How to Write a To-Do List
You'd think it'd be easy as sitting down with pen and paper, but a proper To-Do List has focus and more importantly an "end date".
I love to-do lists. For one, it gives me a sense of accomplishment when I cross something off the list, but it also keeps me on target so I don't waste time doing something tangential.
If you're like me, you probably have a dozen things at any moment that either distract, worry, or interrupts what you should be doing.
But I'll give you my favorite trick for getting something done--especially if it's something I don't want to do.
I do it for exactly fifteen minutes. I can do anything for fifteen minutes. Why this works though is because once you get started you'll discover one of two things. Either the dreaded project takes less than fifteen minutes, or you're so involved that you don't want to quit. Either scenario gets the job done.
My average to-do list usually revolves around stuff I need to do around the homestead. It can be anything from putting up fence, shoveling dirt, or killing chickens. None of these are in my favorites category.
Add to that, we have to do these projects in no more than three hours because it gets so very hot here. If we can't get it done by 9am, we stop where we are and pick up the next day. The heat is just too unbearable right now. If it's a nice day, we can work all day, but we have at least a couple more months of melt weather.
Here are my top eight tips for building a successful to-do list.
- List in order of priority.
- Jot down how much time you think it will take. Sometimes if everything can get done in one day, I write down when I think each job should get done.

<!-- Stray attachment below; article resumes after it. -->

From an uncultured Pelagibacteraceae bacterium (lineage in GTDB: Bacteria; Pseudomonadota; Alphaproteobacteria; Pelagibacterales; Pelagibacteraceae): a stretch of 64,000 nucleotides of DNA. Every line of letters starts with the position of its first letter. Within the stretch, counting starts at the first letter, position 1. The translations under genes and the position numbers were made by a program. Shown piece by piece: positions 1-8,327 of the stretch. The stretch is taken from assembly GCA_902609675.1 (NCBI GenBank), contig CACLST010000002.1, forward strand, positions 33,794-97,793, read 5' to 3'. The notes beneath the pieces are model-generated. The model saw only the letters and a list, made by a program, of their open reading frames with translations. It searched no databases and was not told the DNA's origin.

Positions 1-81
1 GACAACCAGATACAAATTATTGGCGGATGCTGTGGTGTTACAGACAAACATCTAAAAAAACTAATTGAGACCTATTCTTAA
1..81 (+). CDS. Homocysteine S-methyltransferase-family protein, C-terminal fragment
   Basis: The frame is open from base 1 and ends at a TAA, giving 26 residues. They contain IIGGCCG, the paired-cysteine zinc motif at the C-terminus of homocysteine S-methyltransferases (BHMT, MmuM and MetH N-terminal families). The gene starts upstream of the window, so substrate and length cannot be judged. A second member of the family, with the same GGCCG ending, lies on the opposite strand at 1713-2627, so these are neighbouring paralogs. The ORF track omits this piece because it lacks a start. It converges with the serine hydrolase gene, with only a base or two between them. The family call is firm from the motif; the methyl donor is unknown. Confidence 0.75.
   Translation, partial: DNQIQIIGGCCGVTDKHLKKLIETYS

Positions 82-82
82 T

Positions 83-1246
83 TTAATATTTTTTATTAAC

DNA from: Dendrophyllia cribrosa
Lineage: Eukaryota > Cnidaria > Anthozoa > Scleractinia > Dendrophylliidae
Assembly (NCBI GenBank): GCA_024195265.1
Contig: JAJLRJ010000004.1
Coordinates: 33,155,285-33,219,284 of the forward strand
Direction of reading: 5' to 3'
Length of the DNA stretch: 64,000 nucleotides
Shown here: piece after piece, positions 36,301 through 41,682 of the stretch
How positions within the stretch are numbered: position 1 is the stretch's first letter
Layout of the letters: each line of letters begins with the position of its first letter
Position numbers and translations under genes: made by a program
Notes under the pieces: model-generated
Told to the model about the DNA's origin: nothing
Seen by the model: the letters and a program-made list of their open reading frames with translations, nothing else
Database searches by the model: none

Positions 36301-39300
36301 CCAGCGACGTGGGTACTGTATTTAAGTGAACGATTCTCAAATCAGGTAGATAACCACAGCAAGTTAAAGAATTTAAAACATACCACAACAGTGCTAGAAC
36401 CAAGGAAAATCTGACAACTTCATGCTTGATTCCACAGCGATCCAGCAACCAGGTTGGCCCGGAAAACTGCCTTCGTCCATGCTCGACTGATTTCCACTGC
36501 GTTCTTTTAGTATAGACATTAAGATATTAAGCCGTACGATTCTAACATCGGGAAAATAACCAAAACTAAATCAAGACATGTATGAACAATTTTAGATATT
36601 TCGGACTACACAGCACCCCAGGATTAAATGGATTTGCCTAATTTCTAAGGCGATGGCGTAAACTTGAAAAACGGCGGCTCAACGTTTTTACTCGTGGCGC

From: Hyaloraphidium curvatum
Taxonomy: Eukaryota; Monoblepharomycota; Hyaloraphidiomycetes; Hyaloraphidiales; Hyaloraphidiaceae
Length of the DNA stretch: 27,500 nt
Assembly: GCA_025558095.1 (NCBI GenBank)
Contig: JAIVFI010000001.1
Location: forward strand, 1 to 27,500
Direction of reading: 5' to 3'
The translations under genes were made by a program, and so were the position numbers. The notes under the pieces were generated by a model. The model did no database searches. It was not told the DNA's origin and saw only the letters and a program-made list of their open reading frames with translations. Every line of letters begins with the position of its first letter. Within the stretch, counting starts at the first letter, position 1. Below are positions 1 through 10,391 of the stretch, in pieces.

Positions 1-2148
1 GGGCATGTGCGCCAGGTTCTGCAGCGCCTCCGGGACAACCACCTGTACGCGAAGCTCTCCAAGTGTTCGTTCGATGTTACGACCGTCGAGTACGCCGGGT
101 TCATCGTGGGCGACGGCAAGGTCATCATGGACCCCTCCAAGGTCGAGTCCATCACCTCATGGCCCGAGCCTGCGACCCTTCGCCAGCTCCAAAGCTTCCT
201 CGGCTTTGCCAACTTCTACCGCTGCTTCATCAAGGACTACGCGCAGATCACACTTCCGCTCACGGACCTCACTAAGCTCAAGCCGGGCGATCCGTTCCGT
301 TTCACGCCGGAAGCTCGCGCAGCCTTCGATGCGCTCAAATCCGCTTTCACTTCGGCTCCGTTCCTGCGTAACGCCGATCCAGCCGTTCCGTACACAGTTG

- After priority, list chores in order of difficulty. I like to tackle the harder jobs first when I have the most energy.
- If you're procrastinating, talk yourself into doing the dreaded chore for exactly fifteen minutes.
- Write down more than you think you can accomplish in one day. I find if something happens to knock out one of my planned chores, it's nice to substitute something else that needs to get done.
- Always write a list when you feel you're not getting any traction in your life. Seeing it on paper gives you direction.
- Work around your elements. If you have children knock out your to do list when they're napping or otherwise occupied. If, like me you're at the mercy of the weather, suck it up and get your chores done when the weather is good. You might not get your chance again for a while.
- Give yourself a reward. I'm not reward driven, but if I know I can sit back and watch my favorite movie (and possibly take-out) I'll be doubly motivated to get my work done.
I have a ton of things to do right now. It's embarrassing. Mostly we're hamstrung by the weather and we have to work as weather permits.
So what's on our list this week? The top chores revolve around finishing the fence around the second garden, mowing, weeding, harvesting (ongoing!) and cleaning pens. (That's only the outside list!) We've got some substantial tractor work in our future, but we can't start that until we finish this stuff.
It's always something. I just wish it didn't have to happen in the middle of summer.
How about you? What's pressing on your to-do list?
Note: I haven't decided yet, but I might take a few weeks off after this post. I've got so much produce to process and canning is the most time consuming chore of all.